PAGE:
A/N: Hey! Thanks for reading my story! This is my first one in, oh...six years? Yeah. Six years. I hope you enjoy!
Chapter art by me.
Potterverse belongs to the lovely JK Rowling, not me!
I was yet again on the Hogwarts Express. Another year over, another year beginning. This year, I was a fifth year. I looked over at my housemates. Sometimes, I wondered why the sorting hat put me in Ravenclaw. Yes, I was smart, but I wasn’t as into my studies as the rest of my house.
I was a muggle-born. My parents owned a tiny antique shop and tea room not far from our little cottage. I would spend hours reading books by the seaside, since I had few friends. Everyone had always thought I was weird since I loved reading and imagining things. Even my teachers thought I daydreamed too much about books and adventures. When I got my Hogwarts letter, my parents thought it was some elaborate joke on my behalf, that I had imagined it all. They thought it was very creative, but told me the jokes needed to stop. When owls began to show up regularly during the day, though, they began to see the truth in it. What we thought was “super-efficiency” was actually magic. I myself couldn’t explain why the dishes were done so fast, or my room clean or my homework done. It was exciting, in all truthfulness. To know there could be some truth in fairy tales, to know that adventures like what I read about in books were possible…it made me feel that this life, this world had so many more secrets to divulge.
There was a knock at my compartment door, and I saw Rose Weasley and Albus Potter grinning at me. My heart soared when I saw the faces of my two best friends. In all honesty, I was incredibly jealous of them. They could spend breaks together, and yet I couldn’t be with them. It wasn’t that they couldn’t come over or I couldn’t go to their houses. It was that I lived in Seaham, and they in London. It was hard enough for us to get to London to get me to King’s Cross for the train, and there was no point in them coming up to my home. Since my family was muggles, our grate wasn’t connected to the floo network.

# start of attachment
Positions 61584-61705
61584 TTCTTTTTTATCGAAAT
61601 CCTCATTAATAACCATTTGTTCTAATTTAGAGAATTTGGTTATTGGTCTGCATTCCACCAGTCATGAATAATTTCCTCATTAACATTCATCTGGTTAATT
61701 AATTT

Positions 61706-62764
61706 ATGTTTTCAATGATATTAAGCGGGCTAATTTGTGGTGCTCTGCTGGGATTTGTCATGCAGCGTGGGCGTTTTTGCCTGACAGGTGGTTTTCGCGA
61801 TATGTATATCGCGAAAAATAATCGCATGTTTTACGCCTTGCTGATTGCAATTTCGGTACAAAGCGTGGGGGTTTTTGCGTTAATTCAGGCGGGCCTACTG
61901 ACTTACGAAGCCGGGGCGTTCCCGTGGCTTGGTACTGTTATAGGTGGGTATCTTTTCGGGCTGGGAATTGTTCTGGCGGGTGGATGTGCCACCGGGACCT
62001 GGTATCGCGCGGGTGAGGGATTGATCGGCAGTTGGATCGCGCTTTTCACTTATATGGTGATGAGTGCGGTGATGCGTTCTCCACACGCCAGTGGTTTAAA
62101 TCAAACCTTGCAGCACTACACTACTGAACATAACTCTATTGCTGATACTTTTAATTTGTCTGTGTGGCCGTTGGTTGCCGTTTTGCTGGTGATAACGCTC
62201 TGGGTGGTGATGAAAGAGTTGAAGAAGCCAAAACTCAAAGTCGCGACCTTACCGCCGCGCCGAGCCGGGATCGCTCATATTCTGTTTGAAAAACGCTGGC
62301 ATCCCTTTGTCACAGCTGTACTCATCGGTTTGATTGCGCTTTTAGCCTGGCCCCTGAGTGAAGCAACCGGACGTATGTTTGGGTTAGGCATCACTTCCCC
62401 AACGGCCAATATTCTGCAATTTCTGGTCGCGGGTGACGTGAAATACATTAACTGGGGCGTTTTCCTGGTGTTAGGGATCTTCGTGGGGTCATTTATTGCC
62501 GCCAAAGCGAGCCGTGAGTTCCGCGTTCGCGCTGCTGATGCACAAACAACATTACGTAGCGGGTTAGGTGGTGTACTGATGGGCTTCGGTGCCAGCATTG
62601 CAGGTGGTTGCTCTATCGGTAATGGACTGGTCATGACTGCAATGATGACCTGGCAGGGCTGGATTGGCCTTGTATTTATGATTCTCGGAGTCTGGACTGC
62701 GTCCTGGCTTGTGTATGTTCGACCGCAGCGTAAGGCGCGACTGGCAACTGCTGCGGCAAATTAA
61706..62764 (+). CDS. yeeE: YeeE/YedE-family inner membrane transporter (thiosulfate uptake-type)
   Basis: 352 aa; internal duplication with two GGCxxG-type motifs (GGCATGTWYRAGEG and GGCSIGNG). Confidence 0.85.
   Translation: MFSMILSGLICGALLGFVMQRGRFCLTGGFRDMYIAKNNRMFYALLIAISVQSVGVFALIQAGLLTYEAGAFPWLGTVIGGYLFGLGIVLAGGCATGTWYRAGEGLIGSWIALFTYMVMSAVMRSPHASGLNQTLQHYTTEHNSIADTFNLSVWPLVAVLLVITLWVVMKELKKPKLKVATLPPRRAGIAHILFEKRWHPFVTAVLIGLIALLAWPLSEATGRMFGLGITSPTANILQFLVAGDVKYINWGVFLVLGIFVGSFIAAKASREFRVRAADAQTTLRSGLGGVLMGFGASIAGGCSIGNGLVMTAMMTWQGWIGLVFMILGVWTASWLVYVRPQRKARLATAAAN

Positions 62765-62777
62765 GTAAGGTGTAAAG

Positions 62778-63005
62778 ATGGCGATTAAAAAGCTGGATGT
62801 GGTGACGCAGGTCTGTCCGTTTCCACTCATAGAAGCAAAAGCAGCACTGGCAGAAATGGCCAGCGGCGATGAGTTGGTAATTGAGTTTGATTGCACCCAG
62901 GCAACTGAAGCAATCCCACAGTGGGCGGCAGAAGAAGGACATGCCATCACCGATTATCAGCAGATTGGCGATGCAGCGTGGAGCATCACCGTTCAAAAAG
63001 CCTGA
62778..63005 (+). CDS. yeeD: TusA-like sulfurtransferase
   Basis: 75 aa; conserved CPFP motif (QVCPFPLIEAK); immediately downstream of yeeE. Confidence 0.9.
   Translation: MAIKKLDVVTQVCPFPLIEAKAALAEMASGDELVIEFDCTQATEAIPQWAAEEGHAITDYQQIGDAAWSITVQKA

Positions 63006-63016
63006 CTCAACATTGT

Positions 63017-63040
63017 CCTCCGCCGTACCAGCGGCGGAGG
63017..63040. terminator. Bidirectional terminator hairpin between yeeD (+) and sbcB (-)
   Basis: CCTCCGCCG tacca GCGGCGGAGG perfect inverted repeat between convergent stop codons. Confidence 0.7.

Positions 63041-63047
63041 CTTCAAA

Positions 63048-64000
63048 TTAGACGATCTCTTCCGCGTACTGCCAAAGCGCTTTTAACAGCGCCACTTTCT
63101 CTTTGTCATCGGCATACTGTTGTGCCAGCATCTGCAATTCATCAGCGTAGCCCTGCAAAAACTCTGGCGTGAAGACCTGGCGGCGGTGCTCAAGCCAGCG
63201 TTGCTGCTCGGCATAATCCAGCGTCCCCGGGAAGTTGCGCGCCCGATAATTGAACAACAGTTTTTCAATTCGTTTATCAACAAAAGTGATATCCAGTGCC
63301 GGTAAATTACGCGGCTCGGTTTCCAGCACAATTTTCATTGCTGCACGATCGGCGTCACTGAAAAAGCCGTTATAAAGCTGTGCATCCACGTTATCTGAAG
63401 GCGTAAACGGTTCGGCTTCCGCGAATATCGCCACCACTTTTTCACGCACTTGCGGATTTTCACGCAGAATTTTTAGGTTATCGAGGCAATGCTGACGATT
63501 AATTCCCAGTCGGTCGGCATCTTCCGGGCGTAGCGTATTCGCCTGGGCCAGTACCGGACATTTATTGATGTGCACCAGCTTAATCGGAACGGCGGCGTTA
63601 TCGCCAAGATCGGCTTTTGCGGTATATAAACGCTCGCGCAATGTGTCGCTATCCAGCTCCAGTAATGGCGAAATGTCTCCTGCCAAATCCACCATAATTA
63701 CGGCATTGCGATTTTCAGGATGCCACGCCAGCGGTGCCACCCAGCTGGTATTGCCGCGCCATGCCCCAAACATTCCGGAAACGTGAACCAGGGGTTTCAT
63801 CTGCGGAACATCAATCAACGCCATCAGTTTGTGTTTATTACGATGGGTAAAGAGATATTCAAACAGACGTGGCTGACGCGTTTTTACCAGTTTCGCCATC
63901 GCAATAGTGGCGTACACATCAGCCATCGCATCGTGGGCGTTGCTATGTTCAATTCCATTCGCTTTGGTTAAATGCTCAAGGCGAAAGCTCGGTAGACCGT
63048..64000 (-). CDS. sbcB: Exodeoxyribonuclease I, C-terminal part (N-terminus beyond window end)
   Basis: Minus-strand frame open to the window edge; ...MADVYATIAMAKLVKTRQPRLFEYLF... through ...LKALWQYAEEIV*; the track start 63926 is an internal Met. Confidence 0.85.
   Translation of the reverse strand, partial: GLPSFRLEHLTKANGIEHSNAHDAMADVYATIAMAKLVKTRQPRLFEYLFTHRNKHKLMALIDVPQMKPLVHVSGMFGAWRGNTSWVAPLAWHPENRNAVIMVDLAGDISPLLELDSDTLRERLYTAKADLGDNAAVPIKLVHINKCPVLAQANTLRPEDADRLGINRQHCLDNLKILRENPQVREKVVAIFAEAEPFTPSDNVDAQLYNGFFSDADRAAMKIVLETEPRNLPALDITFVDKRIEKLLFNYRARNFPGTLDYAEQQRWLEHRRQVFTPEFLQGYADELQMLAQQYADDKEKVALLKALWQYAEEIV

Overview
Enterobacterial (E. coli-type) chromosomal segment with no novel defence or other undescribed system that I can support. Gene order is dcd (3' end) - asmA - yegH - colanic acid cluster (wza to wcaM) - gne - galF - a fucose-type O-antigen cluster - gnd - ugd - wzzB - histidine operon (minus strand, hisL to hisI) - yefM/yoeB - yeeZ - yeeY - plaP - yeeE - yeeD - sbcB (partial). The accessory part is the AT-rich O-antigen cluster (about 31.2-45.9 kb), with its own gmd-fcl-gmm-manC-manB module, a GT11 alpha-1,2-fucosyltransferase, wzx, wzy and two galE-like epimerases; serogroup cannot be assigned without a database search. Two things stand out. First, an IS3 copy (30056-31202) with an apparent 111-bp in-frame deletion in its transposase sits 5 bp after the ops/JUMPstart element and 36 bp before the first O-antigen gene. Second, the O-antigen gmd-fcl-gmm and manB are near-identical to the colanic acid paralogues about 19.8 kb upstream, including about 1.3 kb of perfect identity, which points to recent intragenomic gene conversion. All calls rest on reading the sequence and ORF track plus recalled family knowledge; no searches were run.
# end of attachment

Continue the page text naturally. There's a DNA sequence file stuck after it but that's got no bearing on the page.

I gave them both huge hugs and began to cry as they entered. I had missed them so much. Over the summer their owls had been frequent visitors of my house, as mine had been at theirs. So much had happened over the summer: Albus’s friend Scorpius had visited the family and convinced the Potter-Weasley clan that at least one Malfoy had some sense of decency. Not to say that he was a complete charmer to me, but to the Potters and Weasleys he was incredibly polite, if not friendly. Hugo had discovered girls and was hopelessly smitten with a third year Hufflepuff.
After we finished our “I missed yous” and “it’s so good to see you agains,” we sat down, and Rose accidentally knocked my book off the seat. “Oh, I’m so sorry! Here, let me get—” but she was cut off when a streak of silver bent down and retrieved the book first.
“Scorp! It’s great to see you again!” she said as she leapt up to give him a hug. My heart flew to my throat. I didn’t want him to ridicule me for my book. That was the only thing about me he hadn’t ridiculed me for yet.
I felt his eyes burning me as I looked away. I didn’t want to see the look of disgust only I would recognize. He knew I was Rose and Albus’s friend. He was theirs. He didn’t want to let his feelings towards me taint their friendship with himself or me. I guess he was decent for that one reason.
My surprise was when he came in, sat down across from me, handed me my book, and asked “’The Hobbit by J.R.R. Tolkien.’ What’s that about?”
I took my book back, cradling it as gently as I could. It was old, one of the first editions. Mum and Dad had given it to me on my tenth birthday when someone came in selling their father’s books after he died.
“It—it’s about um, these creatures called hobbits. This one particular hobbit, Bilbo, goes off with a wizard and twelve dwarfs on an adventure to regain stolen treasure from a dragon.” I could feel myself turning bright red. “It was written by a muggle.”
I chanced a look at him. Those icy blue eyes bore into me with a look of hatred, and I felt ice go down my back. He was probably going to want to wash his hands to rid himself of the “impurities” my book had given him.